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      Frequently Asked Questions About Celiac Disease   09/30/2015

      This Celiac.com FAQ on celiac disease will guide you to all of the basic information you will need to know about the disease, its diagnosis, testing methods, a gluten-free diet, etc.   Subscribe to FREE Celiac.com email alerts What are the major symptoms of celiac disease? Celiac Disease Symptoms What testing is available for celiac disease? - list blood tests, endo with biopsy, genetic test and enterolab (not diagnostic) Celiac Disease Screening Interpretation of Celiac Disease Blood Test Results Can I be tested even though I am eating gluten free? How long must gluten be taken for the serological tests to be meaningful? The Gluten-Free Diet 101 - A Beginner's Guide to Going Gluten-Free Is celiac inherited? Should my children be tested? Ten Facts About Celiac Disease Genetic Testing Is there a link between celiac and other autoimmune diseases? Celiac Disease Research: Associated Diseases and Disorders Is there a list of gluten foods to avoid? Unsafe Gluten-Free Food List (Unsafe Ingredients) Is there a list of gluten free foods? Safe Gluten-Free Food List (Safe Ingredients) Gluten-Free Alcoholic Beverages Distilled Spirits (Grain Alcohols) and Vinegar: Are they Gluten-Free? Where does gluten hide? Additional Things to Beware of to Maintain a 100% Gluten-Free Diet Free recipes: Gluten-Free Recipes Where can I buy gluten-free stuff? Support this site by shopping at The Celiac.com Store.

Romans, Chapter 14 (from The Bible)
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I know very little about the Bible, but this passage seems to defend our right to a gluten-free communion. Look at 14... "But if anyone regards something as unclean, then for him it is unclean" (i.e. wheat, rye, barley). I am not trying to offend anyone, not trying to spark more sharp disagreement. I understand that the Catholic Church has adopted its own doctrine and has no theoretical obligation to change this. I'm just saying that if we interpret this passage, it seems to defend our choice in food. Thought it was interesting:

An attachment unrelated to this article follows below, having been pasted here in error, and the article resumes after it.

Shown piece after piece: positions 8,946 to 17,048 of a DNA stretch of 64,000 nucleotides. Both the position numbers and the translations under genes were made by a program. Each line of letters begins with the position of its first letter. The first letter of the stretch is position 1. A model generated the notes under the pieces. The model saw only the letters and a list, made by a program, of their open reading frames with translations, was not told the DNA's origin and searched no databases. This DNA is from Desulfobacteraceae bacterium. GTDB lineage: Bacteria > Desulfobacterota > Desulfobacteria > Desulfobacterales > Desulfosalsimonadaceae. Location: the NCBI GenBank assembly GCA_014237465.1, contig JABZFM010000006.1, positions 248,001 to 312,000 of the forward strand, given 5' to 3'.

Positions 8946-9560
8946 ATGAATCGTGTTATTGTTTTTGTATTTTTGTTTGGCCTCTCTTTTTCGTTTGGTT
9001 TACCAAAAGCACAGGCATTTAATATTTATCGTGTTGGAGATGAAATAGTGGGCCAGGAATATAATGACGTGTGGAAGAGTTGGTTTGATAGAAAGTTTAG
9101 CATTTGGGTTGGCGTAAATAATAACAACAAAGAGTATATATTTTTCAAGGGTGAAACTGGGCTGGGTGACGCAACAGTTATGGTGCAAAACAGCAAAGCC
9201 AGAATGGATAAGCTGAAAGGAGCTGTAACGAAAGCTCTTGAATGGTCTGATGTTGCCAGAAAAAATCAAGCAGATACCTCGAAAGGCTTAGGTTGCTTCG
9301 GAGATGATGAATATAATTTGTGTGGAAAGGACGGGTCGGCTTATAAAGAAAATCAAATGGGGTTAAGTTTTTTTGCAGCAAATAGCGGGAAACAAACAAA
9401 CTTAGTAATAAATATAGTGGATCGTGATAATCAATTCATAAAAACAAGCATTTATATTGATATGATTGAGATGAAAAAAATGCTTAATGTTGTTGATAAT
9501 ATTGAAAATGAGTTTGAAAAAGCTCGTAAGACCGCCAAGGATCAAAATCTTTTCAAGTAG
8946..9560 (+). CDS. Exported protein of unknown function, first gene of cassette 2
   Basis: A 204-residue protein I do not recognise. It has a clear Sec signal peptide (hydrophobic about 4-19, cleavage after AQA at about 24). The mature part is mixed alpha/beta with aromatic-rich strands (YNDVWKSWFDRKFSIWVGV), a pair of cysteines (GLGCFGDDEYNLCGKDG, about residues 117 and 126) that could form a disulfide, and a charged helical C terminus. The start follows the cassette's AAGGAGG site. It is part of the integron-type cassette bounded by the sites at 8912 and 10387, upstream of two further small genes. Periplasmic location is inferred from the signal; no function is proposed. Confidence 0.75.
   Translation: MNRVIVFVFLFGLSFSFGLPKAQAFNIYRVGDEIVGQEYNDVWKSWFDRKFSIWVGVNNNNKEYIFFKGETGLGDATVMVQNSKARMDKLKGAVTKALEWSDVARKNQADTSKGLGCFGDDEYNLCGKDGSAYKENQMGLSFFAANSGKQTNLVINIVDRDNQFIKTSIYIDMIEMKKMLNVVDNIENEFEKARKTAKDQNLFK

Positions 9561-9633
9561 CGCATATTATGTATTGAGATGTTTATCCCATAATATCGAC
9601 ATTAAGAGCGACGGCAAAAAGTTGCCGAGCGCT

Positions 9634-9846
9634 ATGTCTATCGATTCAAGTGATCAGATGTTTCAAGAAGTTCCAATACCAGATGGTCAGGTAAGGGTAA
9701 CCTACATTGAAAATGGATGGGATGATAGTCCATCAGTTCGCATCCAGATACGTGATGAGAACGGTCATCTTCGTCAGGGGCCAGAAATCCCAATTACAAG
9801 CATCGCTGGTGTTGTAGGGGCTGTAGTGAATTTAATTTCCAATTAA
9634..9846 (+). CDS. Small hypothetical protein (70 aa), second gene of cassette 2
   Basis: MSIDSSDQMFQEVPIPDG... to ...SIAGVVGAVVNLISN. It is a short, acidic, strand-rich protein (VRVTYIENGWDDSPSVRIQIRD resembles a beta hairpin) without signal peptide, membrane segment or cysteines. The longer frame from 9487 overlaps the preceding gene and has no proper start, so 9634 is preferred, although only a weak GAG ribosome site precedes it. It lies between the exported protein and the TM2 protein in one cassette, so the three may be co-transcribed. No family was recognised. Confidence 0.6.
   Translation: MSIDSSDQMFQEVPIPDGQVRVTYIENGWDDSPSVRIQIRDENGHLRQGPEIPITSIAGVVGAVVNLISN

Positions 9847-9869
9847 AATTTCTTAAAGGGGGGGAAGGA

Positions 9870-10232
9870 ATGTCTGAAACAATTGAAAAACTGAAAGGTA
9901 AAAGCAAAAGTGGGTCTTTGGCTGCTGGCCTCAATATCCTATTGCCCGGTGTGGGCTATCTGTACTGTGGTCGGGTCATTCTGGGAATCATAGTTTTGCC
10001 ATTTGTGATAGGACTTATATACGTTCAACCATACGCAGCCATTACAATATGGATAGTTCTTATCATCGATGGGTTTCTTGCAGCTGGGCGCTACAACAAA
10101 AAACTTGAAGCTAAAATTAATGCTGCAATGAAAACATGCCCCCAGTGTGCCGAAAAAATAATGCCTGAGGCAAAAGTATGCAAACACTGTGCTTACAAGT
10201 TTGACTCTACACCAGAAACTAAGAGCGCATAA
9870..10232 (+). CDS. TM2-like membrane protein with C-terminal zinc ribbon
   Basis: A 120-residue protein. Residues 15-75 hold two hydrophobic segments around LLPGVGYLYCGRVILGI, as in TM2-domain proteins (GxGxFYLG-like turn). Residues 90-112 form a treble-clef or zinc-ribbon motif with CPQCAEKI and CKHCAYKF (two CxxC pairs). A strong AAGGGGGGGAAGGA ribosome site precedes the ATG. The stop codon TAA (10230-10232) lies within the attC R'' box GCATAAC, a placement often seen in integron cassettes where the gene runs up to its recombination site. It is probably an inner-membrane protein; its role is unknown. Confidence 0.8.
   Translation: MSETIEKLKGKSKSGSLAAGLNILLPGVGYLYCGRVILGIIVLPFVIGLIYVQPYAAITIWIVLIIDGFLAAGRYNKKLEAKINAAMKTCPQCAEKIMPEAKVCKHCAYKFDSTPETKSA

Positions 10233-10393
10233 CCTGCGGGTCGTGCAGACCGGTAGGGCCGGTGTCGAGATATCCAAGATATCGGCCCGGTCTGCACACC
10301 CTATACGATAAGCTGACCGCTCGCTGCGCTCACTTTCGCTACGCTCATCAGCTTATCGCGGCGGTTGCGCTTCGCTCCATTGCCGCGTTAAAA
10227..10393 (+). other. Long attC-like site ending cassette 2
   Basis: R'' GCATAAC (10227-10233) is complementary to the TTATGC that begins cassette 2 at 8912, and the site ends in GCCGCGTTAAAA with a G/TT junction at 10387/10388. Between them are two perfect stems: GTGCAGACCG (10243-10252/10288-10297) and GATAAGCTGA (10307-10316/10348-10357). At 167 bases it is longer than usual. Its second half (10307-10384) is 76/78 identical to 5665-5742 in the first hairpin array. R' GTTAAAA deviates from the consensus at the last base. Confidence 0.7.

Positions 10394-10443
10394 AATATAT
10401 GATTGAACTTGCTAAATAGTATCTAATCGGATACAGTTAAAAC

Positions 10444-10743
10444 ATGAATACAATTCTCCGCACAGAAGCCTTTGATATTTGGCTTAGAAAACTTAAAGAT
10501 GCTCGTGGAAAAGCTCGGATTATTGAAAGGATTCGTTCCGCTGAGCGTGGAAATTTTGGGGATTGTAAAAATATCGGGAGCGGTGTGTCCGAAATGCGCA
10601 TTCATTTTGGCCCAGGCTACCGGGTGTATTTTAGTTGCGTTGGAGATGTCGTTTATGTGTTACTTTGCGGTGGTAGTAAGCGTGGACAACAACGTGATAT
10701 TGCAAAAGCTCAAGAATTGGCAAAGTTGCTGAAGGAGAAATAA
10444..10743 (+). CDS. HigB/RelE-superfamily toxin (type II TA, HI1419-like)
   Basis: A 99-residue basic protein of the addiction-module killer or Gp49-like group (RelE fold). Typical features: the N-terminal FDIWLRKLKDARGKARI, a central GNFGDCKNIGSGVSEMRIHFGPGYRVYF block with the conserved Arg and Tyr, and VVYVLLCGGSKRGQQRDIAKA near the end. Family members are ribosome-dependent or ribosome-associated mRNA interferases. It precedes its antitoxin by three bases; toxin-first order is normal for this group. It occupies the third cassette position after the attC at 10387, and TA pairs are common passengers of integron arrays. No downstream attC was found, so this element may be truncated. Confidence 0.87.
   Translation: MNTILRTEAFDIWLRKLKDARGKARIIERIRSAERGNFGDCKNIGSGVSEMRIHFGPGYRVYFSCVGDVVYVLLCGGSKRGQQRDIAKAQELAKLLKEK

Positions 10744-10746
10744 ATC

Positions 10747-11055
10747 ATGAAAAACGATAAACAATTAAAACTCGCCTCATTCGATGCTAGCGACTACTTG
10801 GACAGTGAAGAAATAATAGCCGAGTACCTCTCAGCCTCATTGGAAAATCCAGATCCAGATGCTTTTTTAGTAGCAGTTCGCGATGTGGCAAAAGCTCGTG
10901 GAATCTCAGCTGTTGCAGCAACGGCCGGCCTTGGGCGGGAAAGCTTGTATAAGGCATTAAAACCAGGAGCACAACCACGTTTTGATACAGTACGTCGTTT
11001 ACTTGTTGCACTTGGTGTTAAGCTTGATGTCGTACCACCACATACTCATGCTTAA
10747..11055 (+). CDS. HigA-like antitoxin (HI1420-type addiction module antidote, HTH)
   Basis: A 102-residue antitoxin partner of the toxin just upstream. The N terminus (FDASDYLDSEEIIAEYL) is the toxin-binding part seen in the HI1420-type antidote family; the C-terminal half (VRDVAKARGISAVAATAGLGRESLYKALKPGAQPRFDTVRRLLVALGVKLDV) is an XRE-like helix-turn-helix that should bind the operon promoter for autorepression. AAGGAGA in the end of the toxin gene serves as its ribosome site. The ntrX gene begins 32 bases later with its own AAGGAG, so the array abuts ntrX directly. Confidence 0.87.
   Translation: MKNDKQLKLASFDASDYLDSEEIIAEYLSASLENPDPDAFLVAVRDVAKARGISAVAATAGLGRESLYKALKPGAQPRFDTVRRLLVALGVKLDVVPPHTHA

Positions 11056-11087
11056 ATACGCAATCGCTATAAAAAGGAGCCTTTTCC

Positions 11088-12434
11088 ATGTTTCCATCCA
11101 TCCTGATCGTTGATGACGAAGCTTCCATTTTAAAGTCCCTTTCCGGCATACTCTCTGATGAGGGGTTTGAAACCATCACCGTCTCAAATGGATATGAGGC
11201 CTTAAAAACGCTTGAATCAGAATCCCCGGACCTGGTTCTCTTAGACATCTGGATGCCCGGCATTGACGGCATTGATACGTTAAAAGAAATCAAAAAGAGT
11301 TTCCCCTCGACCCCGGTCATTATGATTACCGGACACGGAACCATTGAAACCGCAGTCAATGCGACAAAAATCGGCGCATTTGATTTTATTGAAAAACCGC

Romans, chapter 14

13 Therefore let us stop passing judgment on one another. Instead, make up your mind not to put any stumbling block or obstacle in your brother's way.

14 As one who is in the Lord Jesus, I am fully convinced that no food is unclean in itself. But if anyone regards something as unclean, then for him it is unclean.

15 If your brother is distressed because of what you eat, you are no longer acting in love. Do not by your eating destroy your brother for whom Christ died.

16 Do not allow what you consider good to be spoken of as evil.

17 For the kingdom of God is not a matter of eating and drinking, but of righteousness, peace and joy in the Holy Spirit,

18 because anyone who serves Christ in this way is pleasing to God and approved by men.

This seems to say: no food is bad or unclean, but if someone thinks it is (i.e. through an allergy or intolerance) then for that person it isn't okay. Then at the end, it says that God and piety doesn't revolve around eating or drinking, but about who you are as a person. And that even if you aren't eating gluten or a gluten-containing Communion, if you're being a good person, that's all that matters.

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This passage refers back to the eating of "clean" and "unclean" animals in the Old Testament, under the "old law"... but, hey, if it will work to help Catholics... go for it! :)

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I especially love verse 17...

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This passage refers back to the eating of "clean" and "unclean" animals in the Old Testament, under the "old law"...

Oh, shucks. I knew there must be a catch.... <_<

I especially love verse 17...

Me, too ;)

Edited by Coulter